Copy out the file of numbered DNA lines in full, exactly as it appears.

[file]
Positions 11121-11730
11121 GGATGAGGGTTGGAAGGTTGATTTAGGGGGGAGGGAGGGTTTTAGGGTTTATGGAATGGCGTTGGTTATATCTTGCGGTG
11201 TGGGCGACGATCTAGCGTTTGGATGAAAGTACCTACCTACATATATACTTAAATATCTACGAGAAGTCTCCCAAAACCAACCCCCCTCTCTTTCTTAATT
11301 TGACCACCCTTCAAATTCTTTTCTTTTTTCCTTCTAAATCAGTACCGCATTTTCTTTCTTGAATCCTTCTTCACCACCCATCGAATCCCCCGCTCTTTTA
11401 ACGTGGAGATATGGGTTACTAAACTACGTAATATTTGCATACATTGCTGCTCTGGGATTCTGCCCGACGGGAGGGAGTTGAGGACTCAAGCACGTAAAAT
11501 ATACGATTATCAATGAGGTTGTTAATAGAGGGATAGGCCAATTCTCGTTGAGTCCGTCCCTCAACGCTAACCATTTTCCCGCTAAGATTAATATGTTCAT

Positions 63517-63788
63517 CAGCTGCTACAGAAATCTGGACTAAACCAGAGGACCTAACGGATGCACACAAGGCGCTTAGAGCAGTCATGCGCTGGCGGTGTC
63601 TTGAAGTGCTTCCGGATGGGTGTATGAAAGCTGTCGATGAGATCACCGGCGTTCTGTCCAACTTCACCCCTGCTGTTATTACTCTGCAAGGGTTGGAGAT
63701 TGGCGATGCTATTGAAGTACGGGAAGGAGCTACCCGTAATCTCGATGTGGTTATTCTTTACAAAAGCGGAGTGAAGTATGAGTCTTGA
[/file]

Positions 11121-11730
11121 GGATGAGGGTTGGAAGGTTGATTTAGGGGGGAGGGAGGGTTTTAGGGTTTATGGAATGGCGTTGGTTATATCTTGCGGTG
11201 TGGGCGACGATCTAGCGTTTGGATGAAAGTACCTACCTACATATATACTTAAATATCTACGAGAAGTCTCCCAAAACCAACCCCCCTCTCTTTCTTAATT
11301 TGACCACCCTTCAAATTCTTTTCTTTTTTCCTTCTAAATCAGTACCGCATTTTCTTTCTTGAATCCTTCTTCACCACCCATCGAATCCCCCGCTCTTTTA
11401 ACGTGGAGATATGGGTTACTAAACTACGTAATATTTGCATACATTGCTGCTCTGGGATTCTGCCCGACGGGAGGGAGTTGAGGACTCAAGCACGTAAAAT
11501 ATACGATTATCAATGAGGTTGTTAATAGAGGGATAGGCCAATTCTCGTTGAGTCCGTCCCTCAACGCTAACCATTTTCCCGCTAAGATTAATATGTTCAT

Positions 63517-63788
63517 CAGCTGCTACAGAAATCTGGACTAAACCAGAGGACCTAACGGATGCACACAAGGCGCTTAGAGCAGTCATGCGCTGGCGGTGTC
63601 TTGAAGTGCTTCCGGATGGGTGTATGAAAGCTGTCGATGAGATCACCGGCGTTCTGTCCAACTTCACCCCTGCTGTTATTACTCTGCAAGGGTTGGAGAT
63701 TGGCGATGCTATTGAAGTACGGGAAGGAGCTACCCGTAATCTCGATGTGGTTATTCTTTACAAAAGCGGAGTGAAGTATGAGTCTTGA